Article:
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When it comes to showing the monster, most adaptations of Beowulf play it close to the chest, holding off on revealing Grendel and his mother in full until somewhere around the halfway point. In addition to abiding by traditional horror-movie rules, this restraint also plays into the complex origins of the anonymously written epic poem. Since the text blends fantasy with legendary characters, mentions of actual events, and biblical allusions (Grendel is described as having descended from Cain), Beowulf leaves plenty of room for interpretation with its villains.


For instance, maybe Grendel’s part of a dying line of Neanderthals, as hinted by his physical appearance in 2005’s Beowulf & Grendel. Maybe he and his mother are part of a bear-worshipping tribe of cannibals, as suggested by Michael Crichton’s Eaters Of The Dead and its film adaptation, The 13th Warrior. Or maybe Grendel’s more of a misunderstood half-human/half-creature than a full-blown monster, as posited by Robert Zemeckis’ motion-capture take on the Old English adventure. Whatever the case, keeping the antagonists hidden—at least for a little bit—encourages the viewer to speculate whether they’re historical, fantastical, or a mixture of both.

ITV’s Beowulf (airing on Esquire in the United States) leaves no room for such ambiguity. In the very first scene, a flashback to Beowulf’s childhood shows him and his father galloping on horseback down the beach, pursued by two computerized trolls that look like a cross between goats and bears. They’re not of the Grendel clan—trolls are just a part of this world, as are giant lupine creatures called Barghests and a rabid lemur of a baddie that may or may not be Grendel himself. An eventual severed limb and the fact that Beowulf and the other characters refer to the beast as “Mud-Born” strengthen the connection to the main villain of the source material.

To further drive home that their version of Beowulf is an unapologetic sword-and-sorcery fantasy, creators James Dormer, Tim Haines, and Katie Newman move the poem’s setting from Denmark to an imaginary realm called The Shieldlands. Even so, the production wisely filmed the fortress of King Hrothgar (William Hurt) just south of the rural English village of Eastgate, meaning the series’ Danes (er, Shieldlanders) still inhabit an environment hallmarked by mud, weatherbeaten hills, and iron-gray skies.

And that’s the smartest move on the part of the creators: delivering fantastical occurrences with a realistic tone. While the creatures’ CGI is substandard across the board—even as their no-frills design looks appropriately born of the show’s drab, mucky world—the conflicts between the flesh-and-blood characters carry familial tension straight out of any network drama. Unlike the Beowulf of the poem, who arrives in Denmark as a mysterious hero to put an end to Grendel’s attacks on the Danes, Beowulf of the Shieldlands (Kieran Bew) is more of a prodigal son, adopted by Hrothgar and returning home after a long absence with his right-hand man, Breca (Gísli Örn Garðarsson), in tow. Once he gets there, he has to contend with his envious adoptive brother, Slean (Ed Speleers), and their mother, Rheda (Joanne Whalley, making a return to the fantasy genre after Willow all those years ago), who has taken the throne after Hrothgar’s death. Although the monsters are unquestionably monsters, they seem like afterthoughts when compared to the conflicts boiling between the human characters.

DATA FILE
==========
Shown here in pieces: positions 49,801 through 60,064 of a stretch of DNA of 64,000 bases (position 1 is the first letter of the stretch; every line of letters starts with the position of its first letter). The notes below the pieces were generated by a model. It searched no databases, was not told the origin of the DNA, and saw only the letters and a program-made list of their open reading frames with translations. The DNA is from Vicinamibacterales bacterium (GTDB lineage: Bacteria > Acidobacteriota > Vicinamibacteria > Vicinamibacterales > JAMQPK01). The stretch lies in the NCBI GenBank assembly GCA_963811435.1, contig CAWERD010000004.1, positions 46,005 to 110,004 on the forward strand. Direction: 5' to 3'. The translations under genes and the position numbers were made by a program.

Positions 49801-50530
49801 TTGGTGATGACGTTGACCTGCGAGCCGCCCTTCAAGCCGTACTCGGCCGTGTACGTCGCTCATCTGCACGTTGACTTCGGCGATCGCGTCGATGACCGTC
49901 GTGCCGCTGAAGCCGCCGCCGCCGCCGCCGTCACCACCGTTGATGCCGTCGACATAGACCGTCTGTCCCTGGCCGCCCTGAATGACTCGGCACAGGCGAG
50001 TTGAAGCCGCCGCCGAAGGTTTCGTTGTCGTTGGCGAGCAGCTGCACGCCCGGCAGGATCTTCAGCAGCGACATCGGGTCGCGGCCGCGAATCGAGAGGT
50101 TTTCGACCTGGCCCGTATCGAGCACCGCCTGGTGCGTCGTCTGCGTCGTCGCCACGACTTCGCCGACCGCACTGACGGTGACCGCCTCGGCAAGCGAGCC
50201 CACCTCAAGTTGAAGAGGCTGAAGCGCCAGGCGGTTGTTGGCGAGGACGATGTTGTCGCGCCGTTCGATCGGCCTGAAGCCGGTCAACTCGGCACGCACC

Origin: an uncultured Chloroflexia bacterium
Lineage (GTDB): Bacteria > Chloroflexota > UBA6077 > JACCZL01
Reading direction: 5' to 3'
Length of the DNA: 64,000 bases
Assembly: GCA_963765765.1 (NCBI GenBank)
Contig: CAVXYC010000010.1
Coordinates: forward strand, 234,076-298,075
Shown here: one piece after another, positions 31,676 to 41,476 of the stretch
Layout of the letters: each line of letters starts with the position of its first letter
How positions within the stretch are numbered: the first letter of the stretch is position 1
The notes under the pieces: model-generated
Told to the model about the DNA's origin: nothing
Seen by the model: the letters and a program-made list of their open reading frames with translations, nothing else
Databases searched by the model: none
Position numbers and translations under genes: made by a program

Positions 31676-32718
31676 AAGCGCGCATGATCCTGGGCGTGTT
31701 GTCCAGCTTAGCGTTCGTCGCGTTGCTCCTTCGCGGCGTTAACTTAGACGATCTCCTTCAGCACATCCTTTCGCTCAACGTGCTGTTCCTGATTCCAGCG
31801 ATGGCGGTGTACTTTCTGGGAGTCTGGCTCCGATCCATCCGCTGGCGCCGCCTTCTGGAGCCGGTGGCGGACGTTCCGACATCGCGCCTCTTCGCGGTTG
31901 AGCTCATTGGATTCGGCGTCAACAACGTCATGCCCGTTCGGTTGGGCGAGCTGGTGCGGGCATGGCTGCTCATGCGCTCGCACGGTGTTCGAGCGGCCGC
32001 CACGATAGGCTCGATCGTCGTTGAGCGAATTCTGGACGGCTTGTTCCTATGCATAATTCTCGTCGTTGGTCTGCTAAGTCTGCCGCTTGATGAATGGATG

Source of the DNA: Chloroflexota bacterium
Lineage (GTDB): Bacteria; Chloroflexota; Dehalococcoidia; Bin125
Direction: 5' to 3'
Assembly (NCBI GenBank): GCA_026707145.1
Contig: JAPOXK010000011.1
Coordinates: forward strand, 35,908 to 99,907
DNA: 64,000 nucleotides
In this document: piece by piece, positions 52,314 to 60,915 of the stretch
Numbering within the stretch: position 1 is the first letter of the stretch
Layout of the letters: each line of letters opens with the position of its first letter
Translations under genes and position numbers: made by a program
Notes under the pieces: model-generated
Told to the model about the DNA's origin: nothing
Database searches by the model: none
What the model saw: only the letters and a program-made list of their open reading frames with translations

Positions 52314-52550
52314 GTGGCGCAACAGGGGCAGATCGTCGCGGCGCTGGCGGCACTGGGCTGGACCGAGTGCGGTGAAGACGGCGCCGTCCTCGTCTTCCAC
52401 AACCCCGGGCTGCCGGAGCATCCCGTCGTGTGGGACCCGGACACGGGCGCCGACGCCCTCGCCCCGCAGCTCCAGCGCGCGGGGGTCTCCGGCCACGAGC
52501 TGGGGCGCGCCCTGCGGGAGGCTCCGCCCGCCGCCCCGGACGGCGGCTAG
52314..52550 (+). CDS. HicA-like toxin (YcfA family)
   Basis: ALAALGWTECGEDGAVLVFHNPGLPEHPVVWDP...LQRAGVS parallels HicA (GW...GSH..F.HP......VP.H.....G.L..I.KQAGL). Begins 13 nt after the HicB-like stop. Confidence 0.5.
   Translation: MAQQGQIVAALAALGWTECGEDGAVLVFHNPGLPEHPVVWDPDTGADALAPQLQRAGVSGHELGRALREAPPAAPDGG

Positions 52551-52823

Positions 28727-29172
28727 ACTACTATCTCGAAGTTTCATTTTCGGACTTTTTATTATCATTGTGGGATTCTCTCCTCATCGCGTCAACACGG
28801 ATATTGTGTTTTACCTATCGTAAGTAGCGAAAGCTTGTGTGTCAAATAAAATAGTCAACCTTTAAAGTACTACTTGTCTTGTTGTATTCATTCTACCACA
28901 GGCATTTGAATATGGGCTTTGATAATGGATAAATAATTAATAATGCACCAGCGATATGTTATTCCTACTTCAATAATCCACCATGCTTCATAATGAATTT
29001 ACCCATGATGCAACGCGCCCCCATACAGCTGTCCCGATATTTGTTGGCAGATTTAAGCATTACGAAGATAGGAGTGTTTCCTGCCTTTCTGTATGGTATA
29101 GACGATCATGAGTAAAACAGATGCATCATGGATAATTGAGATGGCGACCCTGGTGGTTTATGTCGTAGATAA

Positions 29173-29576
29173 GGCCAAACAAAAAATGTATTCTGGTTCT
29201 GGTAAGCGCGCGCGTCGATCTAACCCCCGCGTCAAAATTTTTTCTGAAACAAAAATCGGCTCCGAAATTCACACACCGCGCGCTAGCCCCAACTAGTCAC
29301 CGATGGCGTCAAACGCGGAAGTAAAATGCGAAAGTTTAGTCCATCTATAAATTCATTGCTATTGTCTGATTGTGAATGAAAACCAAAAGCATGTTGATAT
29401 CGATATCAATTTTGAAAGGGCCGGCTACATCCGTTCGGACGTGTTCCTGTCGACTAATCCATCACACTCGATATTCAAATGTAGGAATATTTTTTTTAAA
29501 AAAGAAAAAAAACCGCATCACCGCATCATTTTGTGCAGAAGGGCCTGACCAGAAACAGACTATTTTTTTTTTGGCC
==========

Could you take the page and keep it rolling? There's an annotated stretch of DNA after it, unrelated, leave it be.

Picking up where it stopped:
Sometimes, that fantasy/realist balance feels a little too uneven. While each of Beowulf’s actors knows how to infuse emotional nuance into their high-fantasy stoniness, the action sequences—monster or otherwise—are often too quick and jostling to be satisfying when compared to the drawn-out brutality on a show like Game Of Thrones. ITV and Esquire could take a lesson from HBO in the pacing of its battles, not to mention the amount of blood and guts splattered across the countryside. As family-friendly as Beowulf is trying to be, a little bit of the red stuff goes a long way when adding some excitement to a fantasy epic, a TV market that’s admittedly become oversaturated since Game Of Thrones premiered back in 2011. Even the most cerebral series in the genre (which Beowulf certainly is not) should still appeal somewhat to viewers’ collective dragon brain, especially if it’s the kind of show that might have an actual dragon in its future. And after seeing those trolls bound across the sand less than 30 seconds in, Beowulf definitely seems like that kind of show.